How can you choose just ten songs to represent a man who released almost 40 studio albums and changed the face of modern pop? Answer: you can’t. So we limited ourselves to ten iconic moments from his most purple of decades, the 1980s. Start here, then dive deep into the back catalogue of the little genius from Minneapolis. And good luck staying in your seat.
When You Were Mine (1980)
Most people got to know this song when Cyndi Lauper covered it on her hugely successful debut album. Three years earlier, Prince’s version is his most new wave pop moment, with scratchy guitar, whistling synths and a yearning vocal about loving a girl even more now she’s gone.
Early on, commentators were asking questions about Prince’s sexuality, race and religion. He addressed this upfront on the title track to his 1981 album, singing “Am I black or white? Am I straight or gay? Do I believe in God? Do I believe in me?” The thumping bass and disco-funk beat made the medicine go down in the most delightful way.
“Life is just a party and parties weren’t meant to last” – that line suddenly seems like a fitting tribute. This party-starter suggests that we let it all hang out in the face of apocalypse and it never fails to get feet on the dance floor and hands in the air, whether it’s 1982, 1999 or 2016.
Let’s Go Crazy (1984)
“Dearly beloved, we are gathered here today to get through this thing called life,” proclaims Prince over woozy church organ, coming across like a preacher in the pulpit. Then the beat kicks in, the synths start pumping and this thing called life is suddenly a lot easier to get through. And that final guitar meltdown? Righteous.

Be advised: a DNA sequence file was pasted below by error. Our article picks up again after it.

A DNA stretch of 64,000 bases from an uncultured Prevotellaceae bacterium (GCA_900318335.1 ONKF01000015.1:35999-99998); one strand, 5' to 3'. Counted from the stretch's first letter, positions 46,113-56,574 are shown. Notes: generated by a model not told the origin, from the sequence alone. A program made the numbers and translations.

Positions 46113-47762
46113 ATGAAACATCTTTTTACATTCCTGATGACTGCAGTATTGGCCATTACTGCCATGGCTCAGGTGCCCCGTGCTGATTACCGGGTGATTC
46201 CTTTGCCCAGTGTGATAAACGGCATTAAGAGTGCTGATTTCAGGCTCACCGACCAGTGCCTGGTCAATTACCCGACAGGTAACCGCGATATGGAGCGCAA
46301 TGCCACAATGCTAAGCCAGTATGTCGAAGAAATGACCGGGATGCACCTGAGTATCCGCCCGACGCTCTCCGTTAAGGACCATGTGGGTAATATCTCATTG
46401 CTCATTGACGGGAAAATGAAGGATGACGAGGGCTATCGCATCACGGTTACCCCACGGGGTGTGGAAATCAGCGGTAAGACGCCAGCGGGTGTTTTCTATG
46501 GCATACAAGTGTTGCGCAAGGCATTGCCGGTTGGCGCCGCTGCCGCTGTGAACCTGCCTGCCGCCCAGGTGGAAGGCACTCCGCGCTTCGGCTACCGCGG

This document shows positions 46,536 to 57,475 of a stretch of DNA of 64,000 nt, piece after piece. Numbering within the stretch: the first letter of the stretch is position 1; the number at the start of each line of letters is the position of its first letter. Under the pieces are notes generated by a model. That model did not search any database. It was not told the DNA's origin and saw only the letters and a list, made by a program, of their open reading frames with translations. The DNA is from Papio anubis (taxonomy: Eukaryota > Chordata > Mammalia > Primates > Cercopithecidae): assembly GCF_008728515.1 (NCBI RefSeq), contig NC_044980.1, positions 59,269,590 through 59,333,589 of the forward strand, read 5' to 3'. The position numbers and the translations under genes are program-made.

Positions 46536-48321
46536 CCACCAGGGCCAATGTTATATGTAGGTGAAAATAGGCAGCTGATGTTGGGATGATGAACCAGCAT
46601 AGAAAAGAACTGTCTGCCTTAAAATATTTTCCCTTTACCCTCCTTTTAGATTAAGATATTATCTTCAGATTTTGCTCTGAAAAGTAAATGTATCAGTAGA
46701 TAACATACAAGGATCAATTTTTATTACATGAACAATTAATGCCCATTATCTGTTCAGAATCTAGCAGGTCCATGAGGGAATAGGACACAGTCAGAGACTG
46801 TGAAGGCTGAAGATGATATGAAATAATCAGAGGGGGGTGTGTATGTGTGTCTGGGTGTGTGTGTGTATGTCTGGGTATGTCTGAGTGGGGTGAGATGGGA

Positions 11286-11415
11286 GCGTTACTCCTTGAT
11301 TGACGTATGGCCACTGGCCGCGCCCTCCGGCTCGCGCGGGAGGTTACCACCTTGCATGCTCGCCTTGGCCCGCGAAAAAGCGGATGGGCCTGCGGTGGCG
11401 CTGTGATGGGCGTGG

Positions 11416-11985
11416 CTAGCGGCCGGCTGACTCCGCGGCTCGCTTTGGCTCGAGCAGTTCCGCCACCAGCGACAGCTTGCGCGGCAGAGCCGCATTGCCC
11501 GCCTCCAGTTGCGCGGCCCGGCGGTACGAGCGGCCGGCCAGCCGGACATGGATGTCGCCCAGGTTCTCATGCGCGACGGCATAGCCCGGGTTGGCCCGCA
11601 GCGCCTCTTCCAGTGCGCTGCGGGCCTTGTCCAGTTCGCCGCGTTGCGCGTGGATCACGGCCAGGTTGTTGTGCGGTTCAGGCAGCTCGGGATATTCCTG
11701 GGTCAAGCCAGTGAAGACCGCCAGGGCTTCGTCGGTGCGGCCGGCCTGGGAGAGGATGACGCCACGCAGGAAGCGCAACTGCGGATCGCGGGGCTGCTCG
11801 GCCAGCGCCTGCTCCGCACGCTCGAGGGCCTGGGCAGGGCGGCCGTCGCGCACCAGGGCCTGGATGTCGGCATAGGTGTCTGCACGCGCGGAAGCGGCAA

Purple Rain (1984)
The title track from the album and movie phenomenon is at heart a soul/gospel ballad in the tradition of Otis Redding or Wilson Pickett. In Prince’s hands it becomes a sky-scraping epic. It’s almost nine minutes long and when it ends you wish it went on for longer.
When Doves Cry (1984)
It’s no coincidence that “This is what it feels like when doves cry” became a common refrain on social media after the news of Prince’s death. It opens with wild Hendrix-like electric guitar, then twinkling keyboards, then the man uttering wonderfully bonkers lines such as “Animals strike curious poses, they feel the heat, the heat between me and you.”
Raspberry Beret (1985)
The gliding strings and the echoing handclaps drive this psychedelic pop classic, but it also possesses some of the slyest, wittiest lyrics Prince ever penned. There’s the boss named Mr. McGee who “didn’t like my kind ’cos I was a bit too leisurely” and the girl who wore her beret “and if it was warm she wouldn’t wear much more.”
Sure, everyone knows the Tom Jones version. And no disrespect to the Welsh belter, who put his own hairy-chested spin on it, but the man who wrote it used less testosterone and made it twice as sexy. And come on, “you don’t have to watch Dynasty to have an attitude” is one of his most killer lines.
Alphabet Street (1987)
The chicken-scratch guitar, the parping horns, the cowbell, the whoops and howls – it’s all here in an exhilarating mix of soul, funk and hip-hop that echoed the heat and hustle of the downtown streets of ’80s New York. “I’m just not in the mood,” Prince apologises to a girl. “If you don’t mind, I would like to…watch.”
Sign O’ The Times (1988)
“In France a skinny man died of a big disease with a little name” - as opening lines go, we were on notice that this one wasn’t about hedonistic partying. Everything here is sparse and lean, from the ticking percussion to the halting bass line, but with those few tools Prince managed to make heavy funk with a heavy message.